How travel impacts our reading

How travel impacts our reading

Hannah Cole, Literature Columnist

There is something that happens when you combine travel and literature. Every page of a novel you read is marked with the surrounding sights and the atmosphere of the setting you are in.

I travelled to Toronto over fall break, and while there, I bought a copy of "The Count of Monte Cristo" from a secondhand bookshop. Leafing through its pages in a world outside of my home caused me to suddenly appreciate the words more. Whenever I read the first few chapters from this point on, I will picture myself sitting on a park bench in the late afternoon reading about Edmond Dantès walking the streets of Marseille. It was as if the mere act of reading in an unfamiliar setting caused me to read more intentionally, and connect with the story in a closer way than I might have otherwise.

I believe that the atmosphere of a place determines the way literature affects us. From the moment I stepped foot onto the University of Toronto's campus, I was immersed in a culture built on books. The Fisher Rare Books Library is probably the most-affecting room in all of Toronto; the walls are lined with old tomes of varying colored vellum and sizes, and the skylight illuminates the dust and collection of stories ' perhaps some of the world's rarest volumes. This changed my perspective of the book I held in my hands ' as if one day it might find a place on the shelves of Fisher ' and that made reading Alexandre Dumas' novel more significant.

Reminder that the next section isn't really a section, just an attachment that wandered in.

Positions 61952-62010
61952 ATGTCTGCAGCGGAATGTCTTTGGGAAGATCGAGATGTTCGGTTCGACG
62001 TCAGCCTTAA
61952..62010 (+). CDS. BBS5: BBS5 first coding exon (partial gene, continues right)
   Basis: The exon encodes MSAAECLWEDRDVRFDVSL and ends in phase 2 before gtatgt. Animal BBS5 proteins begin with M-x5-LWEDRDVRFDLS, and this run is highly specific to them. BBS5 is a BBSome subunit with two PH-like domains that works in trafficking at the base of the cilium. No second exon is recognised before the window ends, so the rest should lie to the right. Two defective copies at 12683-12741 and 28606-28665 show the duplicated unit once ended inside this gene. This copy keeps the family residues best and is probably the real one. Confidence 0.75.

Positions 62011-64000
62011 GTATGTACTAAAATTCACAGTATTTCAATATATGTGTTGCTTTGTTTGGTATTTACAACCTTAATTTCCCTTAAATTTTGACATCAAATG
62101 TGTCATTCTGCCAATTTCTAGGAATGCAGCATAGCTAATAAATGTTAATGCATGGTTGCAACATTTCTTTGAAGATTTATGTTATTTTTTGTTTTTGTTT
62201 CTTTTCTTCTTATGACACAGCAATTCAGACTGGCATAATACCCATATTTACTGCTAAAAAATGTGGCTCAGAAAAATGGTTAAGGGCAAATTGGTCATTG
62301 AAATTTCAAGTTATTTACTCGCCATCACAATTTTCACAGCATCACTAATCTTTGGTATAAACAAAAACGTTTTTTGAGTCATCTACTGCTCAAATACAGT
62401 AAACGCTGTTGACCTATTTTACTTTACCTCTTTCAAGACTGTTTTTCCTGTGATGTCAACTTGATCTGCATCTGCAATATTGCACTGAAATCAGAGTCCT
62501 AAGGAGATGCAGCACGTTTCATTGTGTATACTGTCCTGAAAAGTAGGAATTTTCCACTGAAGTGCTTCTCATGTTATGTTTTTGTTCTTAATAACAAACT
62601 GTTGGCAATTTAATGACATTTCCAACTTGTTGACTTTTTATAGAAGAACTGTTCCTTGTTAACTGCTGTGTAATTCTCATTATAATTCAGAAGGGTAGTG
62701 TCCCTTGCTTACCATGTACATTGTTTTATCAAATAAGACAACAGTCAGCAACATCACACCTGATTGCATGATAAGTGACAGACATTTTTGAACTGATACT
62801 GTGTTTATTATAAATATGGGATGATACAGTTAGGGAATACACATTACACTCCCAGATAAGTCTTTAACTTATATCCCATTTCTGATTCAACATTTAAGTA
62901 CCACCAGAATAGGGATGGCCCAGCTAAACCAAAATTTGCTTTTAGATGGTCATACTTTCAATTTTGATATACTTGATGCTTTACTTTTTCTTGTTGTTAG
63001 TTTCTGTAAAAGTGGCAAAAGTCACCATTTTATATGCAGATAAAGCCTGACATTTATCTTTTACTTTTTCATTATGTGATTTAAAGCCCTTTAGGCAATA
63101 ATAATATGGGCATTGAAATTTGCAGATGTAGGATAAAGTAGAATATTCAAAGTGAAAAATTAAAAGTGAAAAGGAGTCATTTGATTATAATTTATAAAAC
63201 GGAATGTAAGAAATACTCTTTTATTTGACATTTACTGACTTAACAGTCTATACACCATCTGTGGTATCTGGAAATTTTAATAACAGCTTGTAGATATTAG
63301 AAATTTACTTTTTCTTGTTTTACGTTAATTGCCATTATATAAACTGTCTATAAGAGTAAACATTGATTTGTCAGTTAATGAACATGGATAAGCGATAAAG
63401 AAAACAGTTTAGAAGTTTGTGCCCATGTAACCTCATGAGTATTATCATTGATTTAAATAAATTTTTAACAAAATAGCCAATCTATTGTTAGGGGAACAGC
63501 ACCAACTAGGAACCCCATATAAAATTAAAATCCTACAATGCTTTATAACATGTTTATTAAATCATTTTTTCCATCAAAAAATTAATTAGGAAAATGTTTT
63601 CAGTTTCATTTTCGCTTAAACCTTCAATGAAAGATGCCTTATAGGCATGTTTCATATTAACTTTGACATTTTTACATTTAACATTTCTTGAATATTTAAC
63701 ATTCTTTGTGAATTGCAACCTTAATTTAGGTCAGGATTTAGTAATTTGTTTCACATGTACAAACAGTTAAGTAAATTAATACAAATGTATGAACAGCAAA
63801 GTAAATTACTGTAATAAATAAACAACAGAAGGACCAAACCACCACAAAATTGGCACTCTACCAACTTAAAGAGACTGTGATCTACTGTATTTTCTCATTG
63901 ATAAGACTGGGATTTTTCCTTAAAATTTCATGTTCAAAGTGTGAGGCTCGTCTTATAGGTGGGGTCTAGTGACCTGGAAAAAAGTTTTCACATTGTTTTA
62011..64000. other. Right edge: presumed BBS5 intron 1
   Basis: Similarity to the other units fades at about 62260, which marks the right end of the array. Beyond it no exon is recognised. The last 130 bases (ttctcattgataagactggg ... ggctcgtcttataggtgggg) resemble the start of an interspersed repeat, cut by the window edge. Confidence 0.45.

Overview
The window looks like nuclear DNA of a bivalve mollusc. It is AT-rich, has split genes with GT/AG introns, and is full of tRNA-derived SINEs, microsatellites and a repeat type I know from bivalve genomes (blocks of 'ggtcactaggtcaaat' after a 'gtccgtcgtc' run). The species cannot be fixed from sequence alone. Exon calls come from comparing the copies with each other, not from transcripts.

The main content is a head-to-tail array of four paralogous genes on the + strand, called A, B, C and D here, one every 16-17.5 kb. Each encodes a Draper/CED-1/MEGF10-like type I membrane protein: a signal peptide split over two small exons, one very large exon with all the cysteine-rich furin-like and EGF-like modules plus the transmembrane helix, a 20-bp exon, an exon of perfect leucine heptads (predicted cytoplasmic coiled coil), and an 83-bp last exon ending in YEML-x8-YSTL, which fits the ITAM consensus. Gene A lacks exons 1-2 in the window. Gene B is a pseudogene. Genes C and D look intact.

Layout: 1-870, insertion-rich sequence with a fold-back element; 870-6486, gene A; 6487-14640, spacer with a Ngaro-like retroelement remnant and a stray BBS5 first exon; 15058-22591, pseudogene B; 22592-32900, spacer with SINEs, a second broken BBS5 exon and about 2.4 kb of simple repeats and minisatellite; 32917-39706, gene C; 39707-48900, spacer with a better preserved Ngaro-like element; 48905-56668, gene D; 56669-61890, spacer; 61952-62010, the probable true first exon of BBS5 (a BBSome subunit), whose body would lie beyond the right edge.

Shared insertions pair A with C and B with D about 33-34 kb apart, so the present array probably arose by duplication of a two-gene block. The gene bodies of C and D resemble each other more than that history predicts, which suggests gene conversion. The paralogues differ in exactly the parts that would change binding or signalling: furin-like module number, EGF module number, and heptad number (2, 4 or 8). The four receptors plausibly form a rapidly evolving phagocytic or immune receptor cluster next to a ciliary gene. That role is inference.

When you travel, your experiences color the way you see things, and reading a book in the same way can affect the way you view the story. This also influences the way we view literature and how we approach interpreting the author's words. Some people often say that literature is timeless, unchanged, no matter where you encounter it.

However, there is something to be said for the atmosphere of reading while traveling. Literature and words can heighten the excitement of a new place, or bring perspective to the monotony of a boring one.

There is a community of readers that we pass every day, and I love when I see someone reading a novel or text that I am familiar with. It allows me to immediately connect with them and wonder what they are thinking of the story and how they view the words.

I hope that your reading over fall break proved impactful and enjoyable, and if you need a suggestion of an up-and-coming author, check out the winner of the 2015 Man Booker Prize for Fiction: "A Brief History of Seven Killings" by Marlon James.

You can find more info on his book here.

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